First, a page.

[tweetmeme] You all know how I feel about having the Vice President welcomed to Israel with a kick in the pants. Here are some other thoughts to mull over. To summarize, Biden is very unhappy, but shouldn’t be surprised because Israel just doesn’t care.
Laura Rozen reports on a closed door meeting between Biden and Netanyahu:
People who heard what Biden said were stunned. “This is starting to get dangerous for us,” Biden castigated his interlocutors. “What you’re doing here undermines the security of our troops who are fighting in Iraq, Afghanistan and Pakistan. That endangers us and it endangers regional peace.”
The vice president told his Israeli hosts that since many people in the Muslim world perceived a connection between Israel’s actions and US policy, any decision about construction that undermines Palestinian rights in East Jerusalem could have an impact on the personal safety of American troops fighting against Islamic terrorism.
Walt wonders why everyone is surprised that Biden was hung out to dry:
why should anyone be surprised by this sort of “in-your-face” reception? The Netanyahu government has been stonewalling Obama ever since the Cairo speech, and so far the only price they have paid was some tut-tutting that they were being “unhelpful.” Some observers used to maintain that Israeli prime ministers got in trouble at home if they didn’t get along with the U.S. president, but Bibi’s popularity seems to have been enhanced by his spats with Obama and Mitchell. If Biden was expecting a love-fest when he arrived, he just hasn’t been paying attention.
Haaretz reports that in addition to the 1600 houses announced during Biden’s visit, another 50,000 (!) are in the works:
Some 50,000 new housing units in Jerusalem neighborhoods beyond the Green Line are in various stages of planning and approval, planning officials told Haaretz. They said Jerusalem’s construction plans for the next few years, even decades, are expected to focus on East Jerusalem
Gideon Levy thanks Eli Yishai for exposing Israel’s determination to avoid peace:
Here’s someone new to blame for everything: Eli Yishai. After all, Benjamin Netanyahu wanted it so much, Ehud Barak pressed so hard, Shimon Peres wielded so much influence – and along came the interior minister and ruined everything.
There we were, on the brink of another historic upheaval (almost). Proximity talks with the Palestinians were in the air, peace was knocking on the door, the occupation was nearing its end – and then a Shas rogue, who knows nothing about timing and diplomacy, came and shuffled all the proximity and peace cards
Jerome Slater demonstrates the shift to the right of Israel and the shift to oblivion of the American and Israeli peace movement:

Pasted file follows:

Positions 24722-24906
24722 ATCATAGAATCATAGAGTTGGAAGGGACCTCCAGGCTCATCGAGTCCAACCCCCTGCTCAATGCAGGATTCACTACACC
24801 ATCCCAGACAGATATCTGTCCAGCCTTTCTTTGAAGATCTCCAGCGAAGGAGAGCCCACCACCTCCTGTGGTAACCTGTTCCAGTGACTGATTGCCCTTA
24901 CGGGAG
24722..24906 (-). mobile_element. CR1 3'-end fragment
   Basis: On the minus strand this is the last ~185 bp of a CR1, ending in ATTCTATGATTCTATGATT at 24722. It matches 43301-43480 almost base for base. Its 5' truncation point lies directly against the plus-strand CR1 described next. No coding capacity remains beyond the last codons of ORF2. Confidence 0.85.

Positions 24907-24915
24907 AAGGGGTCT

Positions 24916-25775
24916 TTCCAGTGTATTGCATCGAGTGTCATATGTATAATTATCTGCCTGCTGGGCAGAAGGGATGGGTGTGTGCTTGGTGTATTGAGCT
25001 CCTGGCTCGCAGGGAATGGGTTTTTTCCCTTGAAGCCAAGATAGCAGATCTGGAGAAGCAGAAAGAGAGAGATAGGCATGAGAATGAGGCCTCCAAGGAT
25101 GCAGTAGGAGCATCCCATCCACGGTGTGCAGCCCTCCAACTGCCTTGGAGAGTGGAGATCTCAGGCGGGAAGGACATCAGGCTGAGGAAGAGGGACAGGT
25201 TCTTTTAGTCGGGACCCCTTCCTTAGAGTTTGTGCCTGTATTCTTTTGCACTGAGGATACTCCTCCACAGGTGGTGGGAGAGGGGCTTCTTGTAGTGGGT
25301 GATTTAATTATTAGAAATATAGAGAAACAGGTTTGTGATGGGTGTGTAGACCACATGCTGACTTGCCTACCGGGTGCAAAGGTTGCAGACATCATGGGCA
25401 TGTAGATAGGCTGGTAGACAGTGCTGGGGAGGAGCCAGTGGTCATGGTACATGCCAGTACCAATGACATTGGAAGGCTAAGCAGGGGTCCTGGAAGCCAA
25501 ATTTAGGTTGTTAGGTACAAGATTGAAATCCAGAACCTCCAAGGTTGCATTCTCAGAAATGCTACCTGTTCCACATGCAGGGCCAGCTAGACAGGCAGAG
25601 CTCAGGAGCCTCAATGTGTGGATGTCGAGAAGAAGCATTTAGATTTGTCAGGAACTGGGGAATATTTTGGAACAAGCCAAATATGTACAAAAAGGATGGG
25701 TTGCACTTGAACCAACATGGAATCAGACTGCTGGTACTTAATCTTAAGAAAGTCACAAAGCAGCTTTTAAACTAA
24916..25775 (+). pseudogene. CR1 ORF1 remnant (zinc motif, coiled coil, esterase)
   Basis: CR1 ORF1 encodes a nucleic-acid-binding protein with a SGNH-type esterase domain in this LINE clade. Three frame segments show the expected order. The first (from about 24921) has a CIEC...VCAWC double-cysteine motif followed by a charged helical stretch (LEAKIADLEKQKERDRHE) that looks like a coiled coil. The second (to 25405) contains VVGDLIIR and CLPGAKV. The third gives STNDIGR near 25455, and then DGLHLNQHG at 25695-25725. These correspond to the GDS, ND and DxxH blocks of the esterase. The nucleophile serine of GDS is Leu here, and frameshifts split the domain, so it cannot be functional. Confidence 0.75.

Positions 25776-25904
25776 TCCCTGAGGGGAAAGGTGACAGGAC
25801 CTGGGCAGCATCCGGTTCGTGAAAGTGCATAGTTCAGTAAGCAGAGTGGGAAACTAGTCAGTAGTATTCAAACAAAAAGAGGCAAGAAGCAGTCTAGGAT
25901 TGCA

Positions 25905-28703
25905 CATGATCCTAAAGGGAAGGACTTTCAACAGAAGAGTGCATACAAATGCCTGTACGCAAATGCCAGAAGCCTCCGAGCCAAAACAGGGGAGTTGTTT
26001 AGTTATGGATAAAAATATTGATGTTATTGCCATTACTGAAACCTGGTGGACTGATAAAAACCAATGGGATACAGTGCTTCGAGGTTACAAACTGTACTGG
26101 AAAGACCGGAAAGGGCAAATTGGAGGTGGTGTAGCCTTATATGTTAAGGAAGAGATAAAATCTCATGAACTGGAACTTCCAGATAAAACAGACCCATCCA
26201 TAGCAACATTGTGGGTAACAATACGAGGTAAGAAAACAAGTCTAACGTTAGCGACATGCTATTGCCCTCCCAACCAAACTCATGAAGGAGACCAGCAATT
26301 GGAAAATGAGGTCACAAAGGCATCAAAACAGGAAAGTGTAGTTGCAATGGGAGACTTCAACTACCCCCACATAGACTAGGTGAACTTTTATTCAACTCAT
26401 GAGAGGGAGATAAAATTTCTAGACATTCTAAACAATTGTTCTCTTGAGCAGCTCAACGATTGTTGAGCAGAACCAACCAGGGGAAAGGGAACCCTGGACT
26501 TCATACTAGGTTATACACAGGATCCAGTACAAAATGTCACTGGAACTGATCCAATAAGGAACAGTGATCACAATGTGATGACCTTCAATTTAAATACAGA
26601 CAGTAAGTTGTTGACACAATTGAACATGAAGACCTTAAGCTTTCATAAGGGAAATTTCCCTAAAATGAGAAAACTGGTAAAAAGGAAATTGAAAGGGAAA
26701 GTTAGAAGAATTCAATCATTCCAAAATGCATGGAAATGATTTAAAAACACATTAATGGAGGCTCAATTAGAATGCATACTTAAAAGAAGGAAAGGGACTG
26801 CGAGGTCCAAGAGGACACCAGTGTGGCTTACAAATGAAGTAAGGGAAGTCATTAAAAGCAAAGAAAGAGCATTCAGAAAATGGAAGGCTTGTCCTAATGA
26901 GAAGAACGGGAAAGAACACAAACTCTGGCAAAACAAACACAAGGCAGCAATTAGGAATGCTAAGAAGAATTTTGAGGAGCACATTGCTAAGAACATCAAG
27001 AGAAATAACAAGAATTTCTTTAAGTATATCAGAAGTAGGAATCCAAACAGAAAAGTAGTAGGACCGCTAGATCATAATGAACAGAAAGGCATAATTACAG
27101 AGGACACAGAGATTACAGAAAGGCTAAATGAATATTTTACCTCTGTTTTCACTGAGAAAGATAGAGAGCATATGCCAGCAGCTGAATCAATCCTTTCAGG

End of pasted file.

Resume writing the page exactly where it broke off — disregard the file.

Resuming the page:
The prospects for a settlement of the Israeli-Palestinian conflict have never been worse, primarily because of the rightward shift of the Israeli government and public opinion and, secondarily, because of the end of hopes that the United States would help “save Israel from itself.” And yes, I assign little or no responsibility to the Palestinians: they are the victims not the perpetrators; the Palestinian political leadership in the West Bank has never been more impressive and more anxious for a two-state peace settlement; and contrary to the standard but ill-informed view, there are strong indications that in the context of a complete Israeli withdrawal from the occupied territories and an end to the economic siege and all other forms of Israeli oppression of the Palestinians, Hamas in Gaza would agree to a long-term “truce” that in all likelihood would become a permanent two-state settlement.
Is there any hope at all? The best chance for peace, of course, would be a sea-change within the Israeli public. However, Israeli peace groups have not succeeded in convincing mainstream opinion that their country’s policies are both a moral and a long-term security disaster. For this reason, many on the Israeli left have long hoped for—sometimes surreptitiously, and sometimes quite openly—serious American pressures on Israel to agree to a just and viable peace settlement.
However, the Obama administration’s abandonment of its mild initial efforts to persuade Israel to change its policies has now dashed those hopes and in the absence of a major shift in public and congressional attitudes, there is no chance of change in the traditional US policies of near-unconditional support of Israel. Consequently, the primary function of the leading U.S. peace groups—Americans for Peace Now (APN) and, more recently, J Street.—must be to persuade American opinion that those traditional policies are detrimental both to the best interests of Israel and U.S. national interests.